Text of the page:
World Bulletin / News Desk
Arms control experts warned the international community Wednesday to guard against the future use of chemical weapons by the Syrian regime, three days after the last shipment supposedly left the country.
Dr Oliver Meier, an associate at the German Institute for International and Security Affairs (SWP), said it was difficult to be sure all of President Bashar al Assad’s chemical weapons had been removed and highlighted government forces’ use of chlorine in barrel bombs.
On Monday, the Organization for the Prohibition of Chemical Weapons (OPCW) declared all chemical weapons material has been destroyed or removed from Syria.
Meier said: “It is important that the international community keeps up the pressure so that any future use of chemical weapons can be investigated.”
A comprehensive monitoring regime can only be established once the civil war has ended, he added.
Meier said an OPCW team tried to investigate the use of chlorine, which is prohibited by the Chemical Weapons Convention, in May but was prevented from getting to the site of the alleged attack.
“But it concluded in its report published June 16 that the allegations were credible and that chlorine has probably been used in a systematic manner in a number of attacks,” he continued.
Calling for an International Criminal Court investigation into the use of chemical weapons, he added: “The use of chemical weapons is a war crime.”
"Such an investigation would hold the perpetrators to account as well as deter future attacks."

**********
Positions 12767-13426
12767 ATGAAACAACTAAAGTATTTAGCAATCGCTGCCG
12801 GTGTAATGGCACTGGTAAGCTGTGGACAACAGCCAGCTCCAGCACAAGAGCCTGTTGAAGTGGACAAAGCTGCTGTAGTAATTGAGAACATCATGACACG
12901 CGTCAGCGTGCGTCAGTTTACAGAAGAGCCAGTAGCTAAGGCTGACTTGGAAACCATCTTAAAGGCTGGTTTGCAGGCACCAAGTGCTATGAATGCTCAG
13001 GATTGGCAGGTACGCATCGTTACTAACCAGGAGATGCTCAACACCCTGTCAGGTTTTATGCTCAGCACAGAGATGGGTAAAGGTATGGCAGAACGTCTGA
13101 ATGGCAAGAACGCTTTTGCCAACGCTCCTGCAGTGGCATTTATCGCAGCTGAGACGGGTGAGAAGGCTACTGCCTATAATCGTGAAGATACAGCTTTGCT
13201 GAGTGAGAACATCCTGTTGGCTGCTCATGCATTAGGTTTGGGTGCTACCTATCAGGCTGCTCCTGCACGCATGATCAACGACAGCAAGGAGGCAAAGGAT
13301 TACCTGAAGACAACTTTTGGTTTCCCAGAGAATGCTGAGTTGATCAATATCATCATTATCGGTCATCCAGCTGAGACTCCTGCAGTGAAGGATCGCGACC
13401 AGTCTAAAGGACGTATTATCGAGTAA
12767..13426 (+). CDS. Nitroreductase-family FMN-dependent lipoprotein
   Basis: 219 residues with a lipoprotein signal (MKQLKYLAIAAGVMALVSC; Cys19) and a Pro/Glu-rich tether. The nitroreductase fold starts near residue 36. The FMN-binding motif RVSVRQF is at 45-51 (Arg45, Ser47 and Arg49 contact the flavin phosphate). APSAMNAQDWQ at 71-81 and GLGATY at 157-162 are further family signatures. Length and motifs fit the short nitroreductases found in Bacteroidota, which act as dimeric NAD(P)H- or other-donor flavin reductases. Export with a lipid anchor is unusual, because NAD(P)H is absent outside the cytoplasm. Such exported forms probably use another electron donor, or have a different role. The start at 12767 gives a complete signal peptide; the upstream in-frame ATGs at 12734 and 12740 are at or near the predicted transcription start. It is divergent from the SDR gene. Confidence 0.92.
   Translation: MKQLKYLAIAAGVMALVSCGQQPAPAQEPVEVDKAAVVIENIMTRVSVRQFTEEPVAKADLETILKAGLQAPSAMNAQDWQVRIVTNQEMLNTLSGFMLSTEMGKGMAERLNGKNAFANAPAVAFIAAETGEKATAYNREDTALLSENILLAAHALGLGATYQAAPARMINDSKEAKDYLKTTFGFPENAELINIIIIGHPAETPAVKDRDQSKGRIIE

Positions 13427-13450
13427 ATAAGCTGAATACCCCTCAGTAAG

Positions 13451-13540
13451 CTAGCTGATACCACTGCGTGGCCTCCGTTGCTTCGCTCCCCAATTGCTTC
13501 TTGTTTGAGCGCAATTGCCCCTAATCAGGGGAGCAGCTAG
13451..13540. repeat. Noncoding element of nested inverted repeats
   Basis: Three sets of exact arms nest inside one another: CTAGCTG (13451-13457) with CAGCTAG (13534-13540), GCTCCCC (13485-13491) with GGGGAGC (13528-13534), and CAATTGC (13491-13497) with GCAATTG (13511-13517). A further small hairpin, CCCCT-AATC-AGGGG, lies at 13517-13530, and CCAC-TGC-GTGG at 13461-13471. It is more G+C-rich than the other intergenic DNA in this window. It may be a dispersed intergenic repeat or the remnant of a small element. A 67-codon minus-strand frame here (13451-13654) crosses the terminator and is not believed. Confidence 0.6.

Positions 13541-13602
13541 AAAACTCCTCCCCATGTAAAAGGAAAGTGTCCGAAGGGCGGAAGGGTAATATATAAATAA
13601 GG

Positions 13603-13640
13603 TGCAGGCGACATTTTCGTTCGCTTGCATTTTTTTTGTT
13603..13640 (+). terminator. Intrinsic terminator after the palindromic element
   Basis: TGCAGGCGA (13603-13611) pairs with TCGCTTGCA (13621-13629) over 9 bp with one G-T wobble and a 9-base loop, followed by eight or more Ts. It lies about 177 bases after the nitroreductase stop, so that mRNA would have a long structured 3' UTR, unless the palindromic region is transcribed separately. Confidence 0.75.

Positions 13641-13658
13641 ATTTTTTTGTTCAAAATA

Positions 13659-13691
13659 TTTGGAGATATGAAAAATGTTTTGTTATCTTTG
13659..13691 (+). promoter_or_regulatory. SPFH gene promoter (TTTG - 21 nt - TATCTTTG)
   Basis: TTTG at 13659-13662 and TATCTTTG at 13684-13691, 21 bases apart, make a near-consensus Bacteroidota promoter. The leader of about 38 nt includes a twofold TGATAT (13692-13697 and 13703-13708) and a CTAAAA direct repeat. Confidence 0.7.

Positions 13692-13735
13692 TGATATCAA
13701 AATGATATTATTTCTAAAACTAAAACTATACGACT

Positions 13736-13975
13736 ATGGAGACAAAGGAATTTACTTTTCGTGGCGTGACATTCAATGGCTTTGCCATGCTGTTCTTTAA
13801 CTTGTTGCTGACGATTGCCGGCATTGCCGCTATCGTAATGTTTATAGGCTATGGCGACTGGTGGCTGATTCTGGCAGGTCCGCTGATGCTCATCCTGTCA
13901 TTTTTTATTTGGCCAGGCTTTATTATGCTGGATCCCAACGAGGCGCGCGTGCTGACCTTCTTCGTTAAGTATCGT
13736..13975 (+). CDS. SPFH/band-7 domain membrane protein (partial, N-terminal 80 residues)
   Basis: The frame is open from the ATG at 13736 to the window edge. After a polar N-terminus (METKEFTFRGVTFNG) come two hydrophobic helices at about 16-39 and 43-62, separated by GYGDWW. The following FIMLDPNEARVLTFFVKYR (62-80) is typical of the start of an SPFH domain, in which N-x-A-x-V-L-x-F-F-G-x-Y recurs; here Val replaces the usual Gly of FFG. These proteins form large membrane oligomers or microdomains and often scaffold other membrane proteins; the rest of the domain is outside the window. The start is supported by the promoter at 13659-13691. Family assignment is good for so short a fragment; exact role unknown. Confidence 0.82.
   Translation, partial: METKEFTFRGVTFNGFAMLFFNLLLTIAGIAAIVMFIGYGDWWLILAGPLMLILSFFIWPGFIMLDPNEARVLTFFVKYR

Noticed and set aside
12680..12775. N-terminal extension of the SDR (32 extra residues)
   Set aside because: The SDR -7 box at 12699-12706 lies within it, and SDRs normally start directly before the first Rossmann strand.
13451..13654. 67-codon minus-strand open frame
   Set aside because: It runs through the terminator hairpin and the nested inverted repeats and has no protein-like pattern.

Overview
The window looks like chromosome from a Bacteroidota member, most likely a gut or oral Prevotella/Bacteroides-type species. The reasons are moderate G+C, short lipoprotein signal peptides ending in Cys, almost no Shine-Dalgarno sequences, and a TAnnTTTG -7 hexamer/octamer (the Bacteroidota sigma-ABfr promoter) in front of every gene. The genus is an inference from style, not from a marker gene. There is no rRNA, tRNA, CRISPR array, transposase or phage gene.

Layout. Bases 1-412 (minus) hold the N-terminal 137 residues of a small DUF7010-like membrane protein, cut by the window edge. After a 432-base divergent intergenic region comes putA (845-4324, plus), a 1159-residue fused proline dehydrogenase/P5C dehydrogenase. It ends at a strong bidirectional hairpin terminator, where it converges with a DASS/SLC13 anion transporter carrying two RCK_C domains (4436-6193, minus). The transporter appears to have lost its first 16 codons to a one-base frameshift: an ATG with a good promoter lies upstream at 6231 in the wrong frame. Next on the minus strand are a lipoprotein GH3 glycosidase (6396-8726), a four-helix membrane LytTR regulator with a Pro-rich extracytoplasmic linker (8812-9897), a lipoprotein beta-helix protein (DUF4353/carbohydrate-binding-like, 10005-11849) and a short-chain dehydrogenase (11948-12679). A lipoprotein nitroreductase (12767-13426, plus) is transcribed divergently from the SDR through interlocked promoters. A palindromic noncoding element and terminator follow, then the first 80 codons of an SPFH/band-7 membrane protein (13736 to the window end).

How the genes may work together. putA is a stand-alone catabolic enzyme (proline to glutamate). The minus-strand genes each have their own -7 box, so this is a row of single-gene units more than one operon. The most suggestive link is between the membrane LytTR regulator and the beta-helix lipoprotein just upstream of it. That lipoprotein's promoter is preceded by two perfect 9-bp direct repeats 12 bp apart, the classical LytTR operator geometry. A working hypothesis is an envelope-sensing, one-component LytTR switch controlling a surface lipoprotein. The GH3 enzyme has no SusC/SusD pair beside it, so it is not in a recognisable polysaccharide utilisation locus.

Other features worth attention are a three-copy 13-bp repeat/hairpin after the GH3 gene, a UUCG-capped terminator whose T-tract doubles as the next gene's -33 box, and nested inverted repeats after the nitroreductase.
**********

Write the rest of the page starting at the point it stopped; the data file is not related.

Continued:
In a statement on Monday, the Arms Control Association’s Executive Director Daryl G. Kimball said the risk of further large-scale chemical weapon attacks in Syria had been “severely reduced” and that Syria’s ability to produce chemical weapons had been “verifiably destroyed”.
“But the work of the OPCW in Syria is not yet complete,” he added. “Unfortunately, the Assad regime appears to be using chlorine in barrel bombs dropped from military helicopters on civilian areas.”
“While less destructive and deadly than Sarin, these attacks are violations of the Chemical Weapons Convention and are war crimes that must end.”
Sigrid Kaag, leader of the OPCW mission in Syria, declared her unit would continue to check Assad’s chemical weapon inventory. Chlorine was absent from the inventory passed to investigators by the regime.
Chlorine was first used as a chemical weapon during World War I. It causes respiratory failure when of a high enough concentration.
Syria accepted a OPCW removal plan in 2013 following an alleged chemical gas attack in which nearly 1,500 civilians, including women and children, died in the Ghouta suburbs of the capital Damascus on August 2.
Syria has been gripped in an ongoing civil war since 2011. More than 100,000 people have been killed and almost half of the population displaced, according to the United Nations.Last Mod: 26 Haziran 2014, 09:50